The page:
Navigating Adaware is pretty straightforward. The UI is nicely laid out, with the key features located in categories accessible from a sidebar on the left. Most features, like the malware scanner, can be initiated with just a couple of clicks.
Malwarebytes is a lot quicker to install than Adaware, and you don’t have to wait for any virus definitions to update before you can do anything with it. Getting from the Malwarebytes website to having the user interface up and running only took about 5 minutes. It has an uncluttered design, and most features are accessible with just one click.
I also like Malwarebytes’s mobile apps. They’re easy to use and offer additional features not included on the PC version of Malwarebytes, such as a privacy audit tool and spyware protection. Adaware doesn’t have a mobile app at all, which is disappointing.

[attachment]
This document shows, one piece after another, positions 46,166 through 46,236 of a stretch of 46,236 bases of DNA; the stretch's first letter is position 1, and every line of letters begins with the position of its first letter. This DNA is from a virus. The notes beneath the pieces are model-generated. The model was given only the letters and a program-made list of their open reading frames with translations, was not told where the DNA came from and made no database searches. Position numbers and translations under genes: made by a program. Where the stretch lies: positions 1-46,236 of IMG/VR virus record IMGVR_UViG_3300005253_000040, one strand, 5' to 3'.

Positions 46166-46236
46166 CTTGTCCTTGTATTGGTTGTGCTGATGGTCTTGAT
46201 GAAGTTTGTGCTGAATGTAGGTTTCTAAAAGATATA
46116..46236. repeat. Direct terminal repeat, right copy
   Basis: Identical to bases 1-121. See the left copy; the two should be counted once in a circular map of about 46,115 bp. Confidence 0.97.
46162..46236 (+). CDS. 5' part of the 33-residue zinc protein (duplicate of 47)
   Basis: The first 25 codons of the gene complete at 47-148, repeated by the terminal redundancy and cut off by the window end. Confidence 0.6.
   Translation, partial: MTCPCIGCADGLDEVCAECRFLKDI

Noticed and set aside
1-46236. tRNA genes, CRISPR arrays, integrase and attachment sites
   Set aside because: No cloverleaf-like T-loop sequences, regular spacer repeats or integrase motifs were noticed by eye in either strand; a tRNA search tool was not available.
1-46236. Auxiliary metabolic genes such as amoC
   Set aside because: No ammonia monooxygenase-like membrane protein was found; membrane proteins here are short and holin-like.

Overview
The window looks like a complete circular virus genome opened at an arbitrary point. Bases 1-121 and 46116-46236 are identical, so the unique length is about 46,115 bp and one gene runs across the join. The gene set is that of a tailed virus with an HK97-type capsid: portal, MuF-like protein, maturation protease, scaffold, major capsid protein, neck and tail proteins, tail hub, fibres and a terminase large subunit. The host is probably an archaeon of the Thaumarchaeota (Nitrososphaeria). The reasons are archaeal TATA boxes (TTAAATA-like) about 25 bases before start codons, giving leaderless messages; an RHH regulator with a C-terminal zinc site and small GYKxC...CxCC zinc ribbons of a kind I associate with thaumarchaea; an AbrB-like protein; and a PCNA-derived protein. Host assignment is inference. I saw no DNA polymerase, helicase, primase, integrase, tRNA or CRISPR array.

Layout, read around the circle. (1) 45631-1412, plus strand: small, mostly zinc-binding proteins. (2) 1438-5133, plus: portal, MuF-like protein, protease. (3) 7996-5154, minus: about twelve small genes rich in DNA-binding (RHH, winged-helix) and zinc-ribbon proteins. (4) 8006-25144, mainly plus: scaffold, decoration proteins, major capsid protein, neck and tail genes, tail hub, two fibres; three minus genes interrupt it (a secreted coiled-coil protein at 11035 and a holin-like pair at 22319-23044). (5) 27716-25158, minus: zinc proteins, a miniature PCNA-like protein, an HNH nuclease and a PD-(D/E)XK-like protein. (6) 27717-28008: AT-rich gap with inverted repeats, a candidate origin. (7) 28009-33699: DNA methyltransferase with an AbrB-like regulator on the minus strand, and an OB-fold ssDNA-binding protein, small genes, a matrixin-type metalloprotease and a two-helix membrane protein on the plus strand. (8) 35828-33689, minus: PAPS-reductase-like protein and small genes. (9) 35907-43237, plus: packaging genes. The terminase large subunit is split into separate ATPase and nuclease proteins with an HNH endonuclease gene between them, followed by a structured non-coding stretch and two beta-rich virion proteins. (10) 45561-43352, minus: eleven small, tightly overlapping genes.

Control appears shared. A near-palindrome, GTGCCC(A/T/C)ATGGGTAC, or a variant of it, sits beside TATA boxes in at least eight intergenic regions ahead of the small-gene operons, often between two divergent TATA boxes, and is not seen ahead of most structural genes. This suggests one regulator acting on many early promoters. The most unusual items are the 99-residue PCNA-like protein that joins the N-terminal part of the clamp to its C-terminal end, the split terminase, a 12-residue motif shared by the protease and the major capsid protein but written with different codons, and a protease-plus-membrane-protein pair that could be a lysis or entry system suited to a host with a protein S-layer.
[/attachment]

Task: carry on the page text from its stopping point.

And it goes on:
Adaware vs. Malwarebytes: Customer Support
Adaware doesn’t offer a live chat or phone support service, but it does have a knowledge base, support forum, and FAQ page.
I like how detailed the knowledge base is. There’s a page for every feature of Adaware, and it’s pretty easy to understand and follow. Helpful screenshots show how each feature works and the instructions are pretty concise.
The support forum is disappointing, though. There are rarely any new posts in there, and when new posts are made, it takes a long time for them to get any responses.
The FAQ page isn’t great either. When you click on it, it simply redirects you to the support forum, where there’s a FAQ category with only two posts, both of which are from users that asked for help.
Malwarebytes also doesn’t have phone or live chat support, which is a letdown. However, it does offer email support, a knowledge base, and a 24/7 chatbot that lets you quickly search the knowledge base.
The knowledge base contains tons of information. It’s really in-depth, and I never struggled to find answers to any technical questions I had.
If you do struggle to find answers, Malwarebytes also offers email support, but they take about 24 hours to respond. That said, I still think this is much better than Adaware’s support forum, which sees posts go months without an answer.